It is all too easy to yield to a certain dark fatalism, or on the contrary, to invest all one’s hopes in fundamental change on the federal level. While much room for improvement remains in national politics — from ending the farce known as “free trade,” to tackling the debt, and we must hold national decision makers to account — it would be folly to ignore opportunities to control our own destiny in Central Oklahoma.
We all like to mouth platitudes about the importance of education for economic development, but I fear that we have developed a blind spot in the process. Yes, university education is a distinct good (that is why I have strenuously argued for lower tuition), but we are never going to have an economy totally comprised of university graduates. What we could have, although I pray we never
do, is an economy made up of well-educated, abstract thinkers and those
who wait on them. This is Oklahoma, not Greenwich or Georgetown.
We are subsidizing degrees in the university system that have no economic benefit.
In order to build an economy that works for everyone, Central Oklahoma needs a skills revolution. This revolution means prioritizing career and technology education. In legislative debates about education spending, both state and local, we seem to get stuck on common and higher education, while ignoring what would rightfully be called “skills” education. So, yes, we need to spend more money on CareerTech in Central Oklahoma, from keeping student costs down, to expanding offerings. Meanwhile, state and local government need to expand partnerships with businesses, nonprofits and unions to increase apprenticeship opportunities.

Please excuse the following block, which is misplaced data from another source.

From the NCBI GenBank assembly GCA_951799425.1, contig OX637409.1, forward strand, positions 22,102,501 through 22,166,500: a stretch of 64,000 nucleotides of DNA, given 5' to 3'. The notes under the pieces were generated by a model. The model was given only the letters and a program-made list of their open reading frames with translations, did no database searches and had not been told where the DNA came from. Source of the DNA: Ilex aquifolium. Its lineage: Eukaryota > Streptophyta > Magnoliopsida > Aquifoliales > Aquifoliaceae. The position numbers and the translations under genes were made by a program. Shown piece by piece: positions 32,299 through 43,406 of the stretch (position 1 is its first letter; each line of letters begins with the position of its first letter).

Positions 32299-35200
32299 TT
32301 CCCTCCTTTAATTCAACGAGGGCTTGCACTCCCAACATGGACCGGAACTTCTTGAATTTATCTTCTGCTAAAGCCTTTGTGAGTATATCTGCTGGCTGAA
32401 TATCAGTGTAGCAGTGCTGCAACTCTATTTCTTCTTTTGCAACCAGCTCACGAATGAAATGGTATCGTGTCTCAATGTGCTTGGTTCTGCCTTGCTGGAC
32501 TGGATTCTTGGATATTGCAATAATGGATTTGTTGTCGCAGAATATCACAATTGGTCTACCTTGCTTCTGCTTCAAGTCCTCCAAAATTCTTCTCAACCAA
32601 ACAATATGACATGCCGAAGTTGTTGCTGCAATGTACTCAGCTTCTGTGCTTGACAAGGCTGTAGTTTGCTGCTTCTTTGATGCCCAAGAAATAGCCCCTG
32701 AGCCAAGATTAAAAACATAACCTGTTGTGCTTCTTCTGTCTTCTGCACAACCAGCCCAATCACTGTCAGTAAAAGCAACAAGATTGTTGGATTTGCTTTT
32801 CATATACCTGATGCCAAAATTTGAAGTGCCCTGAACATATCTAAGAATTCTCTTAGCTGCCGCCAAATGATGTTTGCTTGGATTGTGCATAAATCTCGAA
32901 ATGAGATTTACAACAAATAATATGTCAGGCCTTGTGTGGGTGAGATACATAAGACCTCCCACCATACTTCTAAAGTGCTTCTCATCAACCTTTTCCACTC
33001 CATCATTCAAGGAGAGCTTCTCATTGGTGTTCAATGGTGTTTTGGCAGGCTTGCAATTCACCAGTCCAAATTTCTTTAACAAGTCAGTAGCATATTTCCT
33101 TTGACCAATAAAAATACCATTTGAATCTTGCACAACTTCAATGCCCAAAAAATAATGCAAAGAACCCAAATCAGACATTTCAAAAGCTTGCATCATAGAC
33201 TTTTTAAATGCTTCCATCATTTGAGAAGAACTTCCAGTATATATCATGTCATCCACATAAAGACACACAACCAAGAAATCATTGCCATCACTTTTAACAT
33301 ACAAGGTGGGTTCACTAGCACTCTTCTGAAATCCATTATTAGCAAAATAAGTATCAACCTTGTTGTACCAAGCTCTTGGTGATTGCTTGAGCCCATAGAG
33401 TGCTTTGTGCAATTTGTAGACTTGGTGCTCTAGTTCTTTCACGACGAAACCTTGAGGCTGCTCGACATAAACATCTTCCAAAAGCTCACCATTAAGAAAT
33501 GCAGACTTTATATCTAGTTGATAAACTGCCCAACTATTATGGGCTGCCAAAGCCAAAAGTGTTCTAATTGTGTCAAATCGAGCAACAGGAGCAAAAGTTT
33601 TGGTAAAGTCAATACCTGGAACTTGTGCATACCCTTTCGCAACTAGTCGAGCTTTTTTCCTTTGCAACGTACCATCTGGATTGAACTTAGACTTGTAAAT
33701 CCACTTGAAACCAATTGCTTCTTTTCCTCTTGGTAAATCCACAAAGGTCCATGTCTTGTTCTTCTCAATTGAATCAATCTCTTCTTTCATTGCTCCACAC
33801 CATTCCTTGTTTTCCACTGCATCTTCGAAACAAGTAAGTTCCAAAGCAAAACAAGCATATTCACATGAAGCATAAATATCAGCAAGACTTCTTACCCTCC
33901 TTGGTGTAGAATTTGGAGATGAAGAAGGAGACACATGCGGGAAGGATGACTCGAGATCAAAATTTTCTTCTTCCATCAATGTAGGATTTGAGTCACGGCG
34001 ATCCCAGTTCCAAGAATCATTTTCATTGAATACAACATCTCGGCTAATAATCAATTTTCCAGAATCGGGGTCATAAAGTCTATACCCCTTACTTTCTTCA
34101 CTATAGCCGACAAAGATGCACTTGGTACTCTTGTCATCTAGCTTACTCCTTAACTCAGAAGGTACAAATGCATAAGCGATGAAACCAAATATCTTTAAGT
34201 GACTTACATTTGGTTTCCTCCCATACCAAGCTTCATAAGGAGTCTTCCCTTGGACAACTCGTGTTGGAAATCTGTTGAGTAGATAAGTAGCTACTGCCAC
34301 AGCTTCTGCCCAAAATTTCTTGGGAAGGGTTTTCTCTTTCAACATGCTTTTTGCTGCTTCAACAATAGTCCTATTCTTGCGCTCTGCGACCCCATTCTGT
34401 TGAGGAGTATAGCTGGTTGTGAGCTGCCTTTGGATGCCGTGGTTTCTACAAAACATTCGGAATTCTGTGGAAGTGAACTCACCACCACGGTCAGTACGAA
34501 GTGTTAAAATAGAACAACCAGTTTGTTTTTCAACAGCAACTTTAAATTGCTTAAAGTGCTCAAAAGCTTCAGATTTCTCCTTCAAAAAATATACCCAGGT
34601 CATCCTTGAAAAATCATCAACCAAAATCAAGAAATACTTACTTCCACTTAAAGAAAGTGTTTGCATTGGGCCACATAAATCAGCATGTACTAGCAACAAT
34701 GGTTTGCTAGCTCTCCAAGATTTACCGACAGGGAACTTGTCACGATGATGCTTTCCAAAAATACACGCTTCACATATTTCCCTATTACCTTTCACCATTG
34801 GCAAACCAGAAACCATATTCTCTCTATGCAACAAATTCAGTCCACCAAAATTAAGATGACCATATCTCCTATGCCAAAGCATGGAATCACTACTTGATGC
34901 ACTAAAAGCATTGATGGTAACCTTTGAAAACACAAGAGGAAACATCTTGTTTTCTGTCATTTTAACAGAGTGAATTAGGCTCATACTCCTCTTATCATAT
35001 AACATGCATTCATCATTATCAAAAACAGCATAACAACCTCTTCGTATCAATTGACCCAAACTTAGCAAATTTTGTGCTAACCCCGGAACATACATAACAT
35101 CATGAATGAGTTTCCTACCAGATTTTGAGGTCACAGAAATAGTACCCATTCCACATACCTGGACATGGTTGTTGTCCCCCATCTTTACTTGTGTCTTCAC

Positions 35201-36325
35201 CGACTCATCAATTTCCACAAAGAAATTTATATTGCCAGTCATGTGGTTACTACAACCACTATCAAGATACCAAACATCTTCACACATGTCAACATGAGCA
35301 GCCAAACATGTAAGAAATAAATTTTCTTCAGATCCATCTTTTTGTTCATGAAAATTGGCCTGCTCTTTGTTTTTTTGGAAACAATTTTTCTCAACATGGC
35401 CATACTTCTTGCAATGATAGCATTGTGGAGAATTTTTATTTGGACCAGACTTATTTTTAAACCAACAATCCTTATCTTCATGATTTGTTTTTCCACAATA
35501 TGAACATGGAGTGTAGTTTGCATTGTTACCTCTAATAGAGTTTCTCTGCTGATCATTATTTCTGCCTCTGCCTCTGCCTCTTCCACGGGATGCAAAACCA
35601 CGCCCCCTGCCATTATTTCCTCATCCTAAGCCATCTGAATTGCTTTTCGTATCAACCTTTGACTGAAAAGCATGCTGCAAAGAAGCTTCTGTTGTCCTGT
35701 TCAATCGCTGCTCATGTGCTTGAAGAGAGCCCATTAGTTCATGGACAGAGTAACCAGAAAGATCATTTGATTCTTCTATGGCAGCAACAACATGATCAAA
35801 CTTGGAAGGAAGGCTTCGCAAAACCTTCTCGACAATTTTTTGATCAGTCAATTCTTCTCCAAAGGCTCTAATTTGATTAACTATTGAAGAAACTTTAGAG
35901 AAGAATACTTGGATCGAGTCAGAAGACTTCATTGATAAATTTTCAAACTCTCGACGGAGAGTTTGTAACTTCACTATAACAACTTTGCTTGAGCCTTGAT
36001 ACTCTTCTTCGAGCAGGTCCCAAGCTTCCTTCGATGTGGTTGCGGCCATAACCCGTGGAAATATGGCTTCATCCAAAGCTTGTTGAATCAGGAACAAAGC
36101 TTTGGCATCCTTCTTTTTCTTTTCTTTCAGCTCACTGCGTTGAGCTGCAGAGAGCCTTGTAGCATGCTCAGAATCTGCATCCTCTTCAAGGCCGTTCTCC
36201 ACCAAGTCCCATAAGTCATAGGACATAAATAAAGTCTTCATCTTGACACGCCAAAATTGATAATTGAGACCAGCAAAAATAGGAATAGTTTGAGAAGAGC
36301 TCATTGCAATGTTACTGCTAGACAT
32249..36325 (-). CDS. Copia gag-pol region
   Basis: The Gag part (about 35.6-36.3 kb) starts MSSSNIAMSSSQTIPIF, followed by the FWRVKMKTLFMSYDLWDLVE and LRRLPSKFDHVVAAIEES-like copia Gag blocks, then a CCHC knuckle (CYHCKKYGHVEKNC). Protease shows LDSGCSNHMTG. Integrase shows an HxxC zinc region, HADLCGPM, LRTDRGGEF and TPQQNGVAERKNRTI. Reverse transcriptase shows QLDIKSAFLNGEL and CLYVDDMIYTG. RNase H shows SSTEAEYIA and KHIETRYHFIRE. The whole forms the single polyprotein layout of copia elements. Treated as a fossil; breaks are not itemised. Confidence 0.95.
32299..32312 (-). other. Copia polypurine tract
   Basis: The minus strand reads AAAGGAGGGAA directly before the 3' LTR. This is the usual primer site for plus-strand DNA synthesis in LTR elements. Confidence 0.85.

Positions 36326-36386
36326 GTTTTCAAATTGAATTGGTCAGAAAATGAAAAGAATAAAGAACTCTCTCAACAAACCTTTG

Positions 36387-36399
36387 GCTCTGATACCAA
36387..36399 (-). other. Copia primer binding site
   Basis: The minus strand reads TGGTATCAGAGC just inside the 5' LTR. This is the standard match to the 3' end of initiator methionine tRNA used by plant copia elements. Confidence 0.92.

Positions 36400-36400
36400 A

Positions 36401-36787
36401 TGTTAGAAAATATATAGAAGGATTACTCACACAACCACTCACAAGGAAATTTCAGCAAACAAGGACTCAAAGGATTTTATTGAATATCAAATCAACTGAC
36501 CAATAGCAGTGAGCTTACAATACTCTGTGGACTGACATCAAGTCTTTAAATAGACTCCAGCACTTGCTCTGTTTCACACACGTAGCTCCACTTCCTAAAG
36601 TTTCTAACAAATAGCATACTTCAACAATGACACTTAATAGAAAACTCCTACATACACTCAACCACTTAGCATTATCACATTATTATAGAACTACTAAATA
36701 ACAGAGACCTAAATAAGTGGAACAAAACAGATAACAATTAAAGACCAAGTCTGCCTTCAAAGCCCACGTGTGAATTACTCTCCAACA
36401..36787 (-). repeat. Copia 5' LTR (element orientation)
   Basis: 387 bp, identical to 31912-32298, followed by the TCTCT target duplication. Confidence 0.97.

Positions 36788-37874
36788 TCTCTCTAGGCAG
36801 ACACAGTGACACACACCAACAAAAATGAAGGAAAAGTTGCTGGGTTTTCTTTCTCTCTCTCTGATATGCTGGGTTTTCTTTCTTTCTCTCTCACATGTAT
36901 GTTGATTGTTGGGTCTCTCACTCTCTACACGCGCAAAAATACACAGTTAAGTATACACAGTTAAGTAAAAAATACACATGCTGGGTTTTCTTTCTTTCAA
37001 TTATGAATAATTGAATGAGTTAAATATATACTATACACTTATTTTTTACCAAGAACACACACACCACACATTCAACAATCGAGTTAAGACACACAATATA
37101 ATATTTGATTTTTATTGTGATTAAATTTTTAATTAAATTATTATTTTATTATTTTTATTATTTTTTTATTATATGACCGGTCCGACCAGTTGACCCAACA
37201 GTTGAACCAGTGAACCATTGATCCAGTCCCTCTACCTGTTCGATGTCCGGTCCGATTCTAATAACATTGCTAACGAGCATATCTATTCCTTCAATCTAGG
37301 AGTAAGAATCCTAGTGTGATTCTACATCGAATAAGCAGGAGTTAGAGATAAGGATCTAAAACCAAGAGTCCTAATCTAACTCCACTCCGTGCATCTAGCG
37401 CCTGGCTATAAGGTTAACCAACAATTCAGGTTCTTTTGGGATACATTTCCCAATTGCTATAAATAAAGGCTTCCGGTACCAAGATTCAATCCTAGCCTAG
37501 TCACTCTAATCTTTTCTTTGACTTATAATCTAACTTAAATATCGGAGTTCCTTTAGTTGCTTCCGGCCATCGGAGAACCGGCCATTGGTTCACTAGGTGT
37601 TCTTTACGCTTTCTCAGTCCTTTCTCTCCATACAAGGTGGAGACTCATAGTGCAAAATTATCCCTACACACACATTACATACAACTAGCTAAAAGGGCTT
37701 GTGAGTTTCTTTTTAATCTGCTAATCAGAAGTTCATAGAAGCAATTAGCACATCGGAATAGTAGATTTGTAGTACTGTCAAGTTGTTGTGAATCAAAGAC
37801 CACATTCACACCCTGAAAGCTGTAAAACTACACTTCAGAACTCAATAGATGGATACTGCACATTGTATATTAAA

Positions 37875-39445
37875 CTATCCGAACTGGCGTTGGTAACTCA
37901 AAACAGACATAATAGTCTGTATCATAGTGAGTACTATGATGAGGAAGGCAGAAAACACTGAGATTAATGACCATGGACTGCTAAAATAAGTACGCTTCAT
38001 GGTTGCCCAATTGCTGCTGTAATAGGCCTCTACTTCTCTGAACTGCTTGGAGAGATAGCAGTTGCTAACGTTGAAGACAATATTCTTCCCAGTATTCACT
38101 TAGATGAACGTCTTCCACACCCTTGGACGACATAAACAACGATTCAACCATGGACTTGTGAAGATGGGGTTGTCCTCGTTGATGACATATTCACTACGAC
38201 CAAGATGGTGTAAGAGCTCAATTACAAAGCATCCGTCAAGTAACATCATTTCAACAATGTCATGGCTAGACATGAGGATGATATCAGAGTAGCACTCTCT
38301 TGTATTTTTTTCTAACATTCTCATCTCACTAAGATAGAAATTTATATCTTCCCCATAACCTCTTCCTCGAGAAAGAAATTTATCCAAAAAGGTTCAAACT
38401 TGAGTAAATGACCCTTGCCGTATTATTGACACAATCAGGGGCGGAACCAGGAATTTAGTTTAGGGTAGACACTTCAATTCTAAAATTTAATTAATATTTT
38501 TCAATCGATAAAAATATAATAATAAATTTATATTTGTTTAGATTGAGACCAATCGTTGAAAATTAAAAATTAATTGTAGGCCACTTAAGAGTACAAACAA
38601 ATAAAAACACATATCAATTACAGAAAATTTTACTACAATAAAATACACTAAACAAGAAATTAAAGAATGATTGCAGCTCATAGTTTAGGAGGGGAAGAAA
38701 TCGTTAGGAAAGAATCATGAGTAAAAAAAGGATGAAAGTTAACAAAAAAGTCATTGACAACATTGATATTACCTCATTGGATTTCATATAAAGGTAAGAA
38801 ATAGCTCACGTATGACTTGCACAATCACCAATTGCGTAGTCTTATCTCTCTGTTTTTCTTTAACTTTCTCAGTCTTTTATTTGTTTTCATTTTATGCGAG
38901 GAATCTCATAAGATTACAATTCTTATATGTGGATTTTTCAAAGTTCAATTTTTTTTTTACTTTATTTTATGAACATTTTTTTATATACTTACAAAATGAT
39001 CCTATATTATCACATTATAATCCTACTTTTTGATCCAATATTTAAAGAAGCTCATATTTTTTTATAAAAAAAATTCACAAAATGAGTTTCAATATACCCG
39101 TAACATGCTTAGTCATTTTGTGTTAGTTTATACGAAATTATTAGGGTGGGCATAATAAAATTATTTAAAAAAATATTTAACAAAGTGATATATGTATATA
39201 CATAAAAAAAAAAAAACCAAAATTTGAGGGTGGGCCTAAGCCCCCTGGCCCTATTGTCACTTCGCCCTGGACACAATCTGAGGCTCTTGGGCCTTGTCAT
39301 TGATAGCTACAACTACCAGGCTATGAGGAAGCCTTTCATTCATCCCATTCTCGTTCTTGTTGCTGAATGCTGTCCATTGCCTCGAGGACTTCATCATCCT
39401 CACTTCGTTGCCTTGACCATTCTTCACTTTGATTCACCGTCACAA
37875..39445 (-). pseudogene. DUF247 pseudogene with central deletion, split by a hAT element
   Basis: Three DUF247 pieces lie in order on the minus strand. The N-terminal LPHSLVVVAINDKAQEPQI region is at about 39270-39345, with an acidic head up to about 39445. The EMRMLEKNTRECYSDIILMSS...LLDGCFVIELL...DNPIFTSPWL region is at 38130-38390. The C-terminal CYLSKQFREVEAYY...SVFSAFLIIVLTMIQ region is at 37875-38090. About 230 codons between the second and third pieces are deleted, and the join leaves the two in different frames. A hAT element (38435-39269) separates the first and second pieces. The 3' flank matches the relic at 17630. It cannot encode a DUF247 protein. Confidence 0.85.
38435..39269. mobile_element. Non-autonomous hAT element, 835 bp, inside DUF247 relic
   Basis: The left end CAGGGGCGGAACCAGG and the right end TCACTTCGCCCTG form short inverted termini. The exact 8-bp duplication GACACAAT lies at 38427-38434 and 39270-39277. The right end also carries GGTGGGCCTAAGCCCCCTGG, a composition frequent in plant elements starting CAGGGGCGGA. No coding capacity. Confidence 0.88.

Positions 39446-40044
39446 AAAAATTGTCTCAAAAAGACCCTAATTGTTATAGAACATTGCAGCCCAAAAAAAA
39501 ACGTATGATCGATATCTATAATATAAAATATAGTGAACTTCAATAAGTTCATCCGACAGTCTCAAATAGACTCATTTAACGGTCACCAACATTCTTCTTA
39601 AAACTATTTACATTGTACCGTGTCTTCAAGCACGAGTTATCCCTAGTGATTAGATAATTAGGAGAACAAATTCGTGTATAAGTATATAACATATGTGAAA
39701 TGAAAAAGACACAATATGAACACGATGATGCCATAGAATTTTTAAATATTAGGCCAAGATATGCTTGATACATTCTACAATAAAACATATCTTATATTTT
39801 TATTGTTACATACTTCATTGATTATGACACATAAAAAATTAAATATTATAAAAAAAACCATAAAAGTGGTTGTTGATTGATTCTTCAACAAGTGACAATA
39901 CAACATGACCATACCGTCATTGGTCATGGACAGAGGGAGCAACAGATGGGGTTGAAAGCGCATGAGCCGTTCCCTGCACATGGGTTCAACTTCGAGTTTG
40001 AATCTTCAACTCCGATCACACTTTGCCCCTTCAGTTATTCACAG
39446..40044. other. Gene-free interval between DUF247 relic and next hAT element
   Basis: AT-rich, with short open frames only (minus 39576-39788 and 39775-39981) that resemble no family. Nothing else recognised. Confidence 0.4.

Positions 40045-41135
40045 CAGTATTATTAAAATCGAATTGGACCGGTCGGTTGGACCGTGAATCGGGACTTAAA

The place where we need to see the most fundamental change is the Oklahoma Employment Security Commission. This agency, which handles unemployment claims in our state, has performed a vital safety net for decades. But as the federal government has increased eligibility for unemployment all the way to 99 weeks, taxpayers have begun to question the wisdom of paying people to do nothing. The taxpayers’ gripe is valid, but the unemployed worker is not well-served, either. Work is not only about putting food on the table, but also about dignity and self-sufficiency. Even if we could afford to pay a majority of people a living wage to sit at home, we would be unwise to do so because of the infantilization of society that would ensue. I am by no means an economic determinist, but it is no coincidence that the decline of economic opportunity for blue-collar workers across our country has occurred alongside a decline in the health of blue-collar family life.
Therefore, we need to reorient unemployment to being primarily a retraining program. If you are unemployed for more than a month, you can continue receiving benefits only if you enroll in a program to train you in a skill that is in demand. As an aside: Let’s face it, we are subsidizing degrees in the university system that have no economic benefit whatsoever, to the state or the student. An economy for everyone: more expensive at first, maybe, but in the long run more than worth it.
Reese is a lawyer in downtown Oklahoma City.